Similarly, Gen Xers (16 percent) are more likely than Millennials (8 percent) or Matures (3 percent) to report they smoke as a way of coping with stress.
Reading is a stress management staple of the Boomer generation (47 percent), more so than the Millenial generation (38 percent).
Boomers (39 percent) and Matures (39 percent) are notably more likely than younger generations (26 percent of Millennials, 25 percent of Gen Xers) to pray during stressful times.
Millennials (15 percent) are more likely than Gen Xers(7 percent) and Matures (8 percent) to meditate or do yoga to manage their stress.
Older adults appear to be more attuned to the impact that stress can have on one’s health than younger Americans.
Three-quarters of Millennials (76 percent) believe that stress can have a very strong or strong impact on health; this proportion rises steadily to 80 percent of Gen Xers, 87 percent of Boomers and 92 percent of Matures.
Sizeable proportions of adults report unhealthy behaviors as a consequence of the stress that they are experiencing, regardless of their age.
More than 4 in 10 adults (44 percent) report that they have lain awake at night in the previous month due to stress. There were no significant differences for each generation.
Four in 10 adults (39 percent) ate too much or ate unhealthy foods because they were feeling stressed in the past month. There were no significant differences for each generation.
Three in 10 adults (29 percent) skipped a meal during the past month when they were experiencing stress. Younger adults were particularly likely to do so: roughly one-third of Millennials (31 percent) and Gen Xers (35 percent) skipped meals during periods of stress, compared with 2 in 10 Matures (18 percent).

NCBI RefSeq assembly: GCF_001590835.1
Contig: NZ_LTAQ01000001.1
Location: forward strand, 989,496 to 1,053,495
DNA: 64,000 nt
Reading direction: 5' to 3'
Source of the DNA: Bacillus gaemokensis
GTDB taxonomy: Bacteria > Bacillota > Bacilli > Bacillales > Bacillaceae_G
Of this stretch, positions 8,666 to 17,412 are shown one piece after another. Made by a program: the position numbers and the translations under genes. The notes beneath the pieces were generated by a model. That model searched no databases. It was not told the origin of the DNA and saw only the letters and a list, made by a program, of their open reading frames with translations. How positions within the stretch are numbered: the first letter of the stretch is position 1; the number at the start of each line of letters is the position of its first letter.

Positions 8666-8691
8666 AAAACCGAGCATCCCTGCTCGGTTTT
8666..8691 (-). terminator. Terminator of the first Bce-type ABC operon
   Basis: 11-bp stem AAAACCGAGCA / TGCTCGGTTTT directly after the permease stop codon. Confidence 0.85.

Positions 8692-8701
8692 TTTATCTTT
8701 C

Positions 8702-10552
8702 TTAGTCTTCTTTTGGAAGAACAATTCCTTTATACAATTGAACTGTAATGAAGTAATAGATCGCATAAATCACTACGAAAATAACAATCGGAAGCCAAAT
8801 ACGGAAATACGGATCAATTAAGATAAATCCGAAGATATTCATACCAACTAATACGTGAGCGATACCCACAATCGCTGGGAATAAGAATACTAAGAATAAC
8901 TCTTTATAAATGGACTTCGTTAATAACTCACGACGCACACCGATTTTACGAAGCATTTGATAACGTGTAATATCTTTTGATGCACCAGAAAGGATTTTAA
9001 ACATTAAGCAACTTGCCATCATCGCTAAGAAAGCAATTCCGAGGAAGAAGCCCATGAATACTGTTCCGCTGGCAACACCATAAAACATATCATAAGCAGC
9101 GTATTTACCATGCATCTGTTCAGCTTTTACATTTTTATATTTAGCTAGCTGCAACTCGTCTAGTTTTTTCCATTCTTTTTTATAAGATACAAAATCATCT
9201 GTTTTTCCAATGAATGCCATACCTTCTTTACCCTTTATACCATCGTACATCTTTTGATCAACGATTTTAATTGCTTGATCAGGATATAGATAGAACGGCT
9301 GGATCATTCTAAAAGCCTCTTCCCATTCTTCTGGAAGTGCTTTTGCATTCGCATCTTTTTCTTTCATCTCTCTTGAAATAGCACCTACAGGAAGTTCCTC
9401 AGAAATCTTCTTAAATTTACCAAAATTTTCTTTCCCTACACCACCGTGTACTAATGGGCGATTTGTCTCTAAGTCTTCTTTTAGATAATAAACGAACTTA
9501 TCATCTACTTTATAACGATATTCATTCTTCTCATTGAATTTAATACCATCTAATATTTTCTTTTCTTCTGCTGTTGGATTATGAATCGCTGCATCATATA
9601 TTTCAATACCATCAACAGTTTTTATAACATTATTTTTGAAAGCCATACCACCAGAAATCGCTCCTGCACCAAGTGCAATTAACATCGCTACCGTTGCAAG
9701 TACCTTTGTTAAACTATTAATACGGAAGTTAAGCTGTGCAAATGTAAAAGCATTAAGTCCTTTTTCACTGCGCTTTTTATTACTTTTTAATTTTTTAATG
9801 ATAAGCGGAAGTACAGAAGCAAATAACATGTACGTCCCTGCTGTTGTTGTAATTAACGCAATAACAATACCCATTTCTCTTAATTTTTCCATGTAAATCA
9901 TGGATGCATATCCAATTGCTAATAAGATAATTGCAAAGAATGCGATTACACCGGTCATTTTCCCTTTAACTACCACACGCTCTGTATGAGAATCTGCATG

There are also notable generational differences in how adults experience the physical and emotional symptoms of stress.
Matures are significantly less likely than the younger generations to report irritability or anger as a result of stress in the past month (23 percent of Matures, 42 percent of Boomers, 51 percent of Gen Xers and 44 percent of Millennials).
Similarly, Matures are less likely than other generations to report feeling depressed or sad as a result of stress in the past month (24 percent vs. 41 percent of Millennials and 38 percent of Gen Xers).
Almost half of Gen Xers (46 percent) reported experiencing stress-induced fatigue during the past month, which is significantly higher than the proportion of Matures who reported fatigue as a symptom (28 percent).
Stress is even taking its toll on younger adults’ sex drive: 14 percent of Millennials and 17 percent of Gen Xers reported that stress had affected their sex drive in the previous month, compared with 5 percent of Matures and 8 percent of Boomers.
Feeling nervous or anxious is a particular problem for Millennials: Almost half (45 percent) said they experienced this symptom as a result of stress in the previous month, which is significantly higher than the proportion of Matures (29 percent) who felt this way.
All Generations Said They Could Do Better
Even though the stress differential for some generations is decreasing, adults of all generations seem to be struggling with managing stress. All generations report a considerable difference between how important they believe it is to manage stress and how well they believe they are doing in achieving that goal, a gap that is most notable among younger Americans.
A majority of Matures (66 percent) consider managing stress important, while less than half (46 percent) rate themselves excellent or very good at this lifestyle challenge.
Six in 10 Boomers (62 percent) think managing stress is important, but less than 4 in 10 (38 percent) do it well.
Almost 6 in 10 Gen Xers (58 percent) say they believe managing stress is important, but just one-quarter (27 percent) rate themselves highly on doing so.
Almost 6 in 10 Millennials (58 percent) consider stress management to be important, but only one-third (32 percent) think they are excellent or very good at it.
* The four generations are defined as the following: Millennials (18 – 32 year-olds), Gen Xers (33 – 46 year-olds), Boomers (47 – 65 year-olds) and Matures (66 years and older). This section of the report primarily focuses on Millennials (2007 n=294; 2008 n=406; 2009 n=504; 2010 n=268; 2011 n=420), Gen Xers (2007 n=426; 2008 n=478; 2009 n=369; 2010 n=293; 2011 n=274), Boomers (2007 n=743; 2008 n=651; 2009 n=464; 2010 n=396; 2011 n=361) and Matures (2007 n=385; 2008 n=256; 2009 n=231; 2010 n=177; 2011 n=171) within the general population (2007 n=1,848; 2008 n=1,791; 2009 n=1,568; 2010 n=1,134; 2011 n=1,226).